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Florida school seeks donations to replace fencing after 29 show animals killed


LAKE WALES, Fla. (WFLA) — When Jennifer Williams got to her Lake Wales, Florida, school Thursday morning, it was not a pretty sight. The agriculture instructor and Future Farmers of America (FFA) advisor said what she saw looked like “a massacre.”

“There were just dead rabbits everywhere, dead chickens everywhere,” said the Bok Academy North teacher. “It was unreal.”

Earlier that morning, three dogs dug a hole under a fence and got into an area known as the “Land Lab” at the school. It’s where students and staff house dozens of show animals, including rabbits, chickens, ducks, turkeys, goats, pigs and cattle.

(Courtesy of Jennifer Williams)

FFA students help breed and raise the animals and then show them at youth fairs.

“A lot of the kids, because they’re from a more city area, they’re not around animals,” said Williams. “They bond better with the chickens and the rabbits because they’re smaller.”

The dogs were able to tear open the rabbit cages and get into the chicken coop.

Although a custodian was able to scare away the dogs before they could enter a nearby duck enclosure, 29 rabbits and chickens had already been killed.

Two rabbits stayed safe inside a wooden enclosure.

“I’ve never seen dogs just randomly attack a chicken in the middle of the school. There’s fence and everything. I thought it would stop them but obviously it didn’t,” said Zibe Stein, an eighth grader and president of the Bok Academy North FFA.

According to the Polk County Sheriff’s Office, the dogs were cur and cur mixes who belong to two next door neighbors. Both neighbors were cited for allowing their dogs to illegally roam.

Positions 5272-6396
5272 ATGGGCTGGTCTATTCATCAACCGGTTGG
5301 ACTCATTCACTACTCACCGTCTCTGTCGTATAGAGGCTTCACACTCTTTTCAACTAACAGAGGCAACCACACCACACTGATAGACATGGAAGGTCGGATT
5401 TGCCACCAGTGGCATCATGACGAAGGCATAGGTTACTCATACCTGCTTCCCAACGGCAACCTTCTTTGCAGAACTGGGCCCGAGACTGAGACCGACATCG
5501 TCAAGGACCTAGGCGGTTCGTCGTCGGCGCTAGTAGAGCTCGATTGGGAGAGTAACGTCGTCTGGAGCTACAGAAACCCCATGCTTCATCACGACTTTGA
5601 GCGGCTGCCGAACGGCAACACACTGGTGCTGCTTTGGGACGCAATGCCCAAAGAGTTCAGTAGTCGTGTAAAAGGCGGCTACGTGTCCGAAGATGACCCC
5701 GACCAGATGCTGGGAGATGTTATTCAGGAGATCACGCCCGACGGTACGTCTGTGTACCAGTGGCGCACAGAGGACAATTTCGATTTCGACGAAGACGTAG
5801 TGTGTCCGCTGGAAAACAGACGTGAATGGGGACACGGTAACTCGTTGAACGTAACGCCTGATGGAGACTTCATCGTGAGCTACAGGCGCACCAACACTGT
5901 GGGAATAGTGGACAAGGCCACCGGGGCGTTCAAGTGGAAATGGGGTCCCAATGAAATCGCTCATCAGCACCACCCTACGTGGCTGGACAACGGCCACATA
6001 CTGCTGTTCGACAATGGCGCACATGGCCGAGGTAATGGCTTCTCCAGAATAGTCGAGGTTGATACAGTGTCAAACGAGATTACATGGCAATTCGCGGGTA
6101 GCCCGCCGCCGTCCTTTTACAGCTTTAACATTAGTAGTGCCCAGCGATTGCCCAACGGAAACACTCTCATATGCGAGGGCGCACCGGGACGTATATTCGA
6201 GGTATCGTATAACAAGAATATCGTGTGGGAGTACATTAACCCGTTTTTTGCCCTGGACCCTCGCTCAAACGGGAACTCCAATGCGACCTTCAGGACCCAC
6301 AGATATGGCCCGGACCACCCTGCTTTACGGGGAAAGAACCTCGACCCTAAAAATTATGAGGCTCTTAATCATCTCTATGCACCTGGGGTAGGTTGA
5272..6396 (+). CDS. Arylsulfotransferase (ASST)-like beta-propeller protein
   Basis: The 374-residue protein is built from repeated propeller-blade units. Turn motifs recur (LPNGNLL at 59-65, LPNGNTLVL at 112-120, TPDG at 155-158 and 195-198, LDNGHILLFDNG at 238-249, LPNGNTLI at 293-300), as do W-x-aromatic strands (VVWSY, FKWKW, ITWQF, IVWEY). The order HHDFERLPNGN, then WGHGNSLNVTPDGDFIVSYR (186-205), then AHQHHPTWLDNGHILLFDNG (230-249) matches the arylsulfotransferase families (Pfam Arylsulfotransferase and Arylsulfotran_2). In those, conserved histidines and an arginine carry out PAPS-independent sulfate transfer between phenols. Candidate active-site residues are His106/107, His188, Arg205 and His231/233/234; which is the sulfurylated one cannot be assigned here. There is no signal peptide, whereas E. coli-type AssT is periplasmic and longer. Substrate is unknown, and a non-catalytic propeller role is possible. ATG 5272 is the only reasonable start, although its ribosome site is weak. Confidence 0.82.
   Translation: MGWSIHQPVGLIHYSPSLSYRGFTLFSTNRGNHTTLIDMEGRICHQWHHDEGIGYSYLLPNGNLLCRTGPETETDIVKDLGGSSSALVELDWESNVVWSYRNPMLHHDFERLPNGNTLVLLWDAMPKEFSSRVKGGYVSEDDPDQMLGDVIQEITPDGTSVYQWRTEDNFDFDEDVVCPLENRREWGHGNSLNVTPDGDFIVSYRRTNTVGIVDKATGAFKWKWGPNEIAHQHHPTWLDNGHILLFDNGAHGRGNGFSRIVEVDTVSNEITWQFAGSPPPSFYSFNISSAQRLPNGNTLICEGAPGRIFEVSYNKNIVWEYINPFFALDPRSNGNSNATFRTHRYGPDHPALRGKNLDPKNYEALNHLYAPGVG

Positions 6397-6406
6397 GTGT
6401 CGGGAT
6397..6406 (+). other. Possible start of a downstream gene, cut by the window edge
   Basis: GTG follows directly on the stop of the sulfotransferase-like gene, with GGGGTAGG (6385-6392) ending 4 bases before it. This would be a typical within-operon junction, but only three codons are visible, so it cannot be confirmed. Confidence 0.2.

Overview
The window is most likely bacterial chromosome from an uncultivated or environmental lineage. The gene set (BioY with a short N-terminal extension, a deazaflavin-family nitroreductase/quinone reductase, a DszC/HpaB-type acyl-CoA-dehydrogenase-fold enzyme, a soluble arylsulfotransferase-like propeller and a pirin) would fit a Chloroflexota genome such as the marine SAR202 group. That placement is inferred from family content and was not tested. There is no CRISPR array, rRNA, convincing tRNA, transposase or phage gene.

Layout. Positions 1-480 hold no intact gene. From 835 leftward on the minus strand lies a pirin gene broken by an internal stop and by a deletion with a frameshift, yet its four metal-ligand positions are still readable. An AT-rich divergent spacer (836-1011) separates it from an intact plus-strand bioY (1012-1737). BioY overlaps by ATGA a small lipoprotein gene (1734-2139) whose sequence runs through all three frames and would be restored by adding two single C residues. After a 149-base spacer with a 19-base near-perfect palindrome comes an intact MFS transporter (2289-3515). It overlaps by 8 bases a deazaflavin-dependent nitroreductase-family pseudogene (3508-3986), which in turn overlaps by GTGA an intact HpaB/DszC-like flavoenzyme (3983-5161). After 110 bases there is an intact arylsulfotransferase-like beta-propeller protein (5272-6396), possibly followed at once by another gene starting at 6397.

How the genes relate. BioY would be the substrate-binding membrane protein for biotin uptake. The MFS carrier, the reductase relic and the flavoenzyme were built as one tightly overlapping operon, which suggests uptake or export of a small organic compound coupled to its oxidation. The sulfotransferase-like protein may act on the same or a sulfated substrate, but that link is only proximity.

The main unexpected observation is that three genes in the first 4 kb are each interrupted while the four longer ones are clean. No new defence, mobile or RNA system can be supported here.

Polk County Animal Control spotted the dogs laying down in an intersection but ultimately lost sight of them. As of Friday afternoon, they had not been located.

(Courtesy of Jennifer Williams)

Meanwhile, students and staff at Bok Academy North are trying to recover from the incident as their hopes for a successful youth fair season next year are likely dashed.

“There’s rules at the different fairs of age limits for animals, so they have to be a certain age before they can show. Any chickens we get now that are new chickens — they wouldn’t be able to show because they wouldn’t be quite old enough yet,” said Williams. “We’ll have a lot of kids that won’t be able to show poultry because they were all killed.”

Most of the surviving animals are being housed off property while the school works on improving safety measures.

Williams said the school is accepting donations for new, sturdier fencing and housing enclosures. Anyone interested in pitching in can contact Williams at the school at (863) 232-4665.



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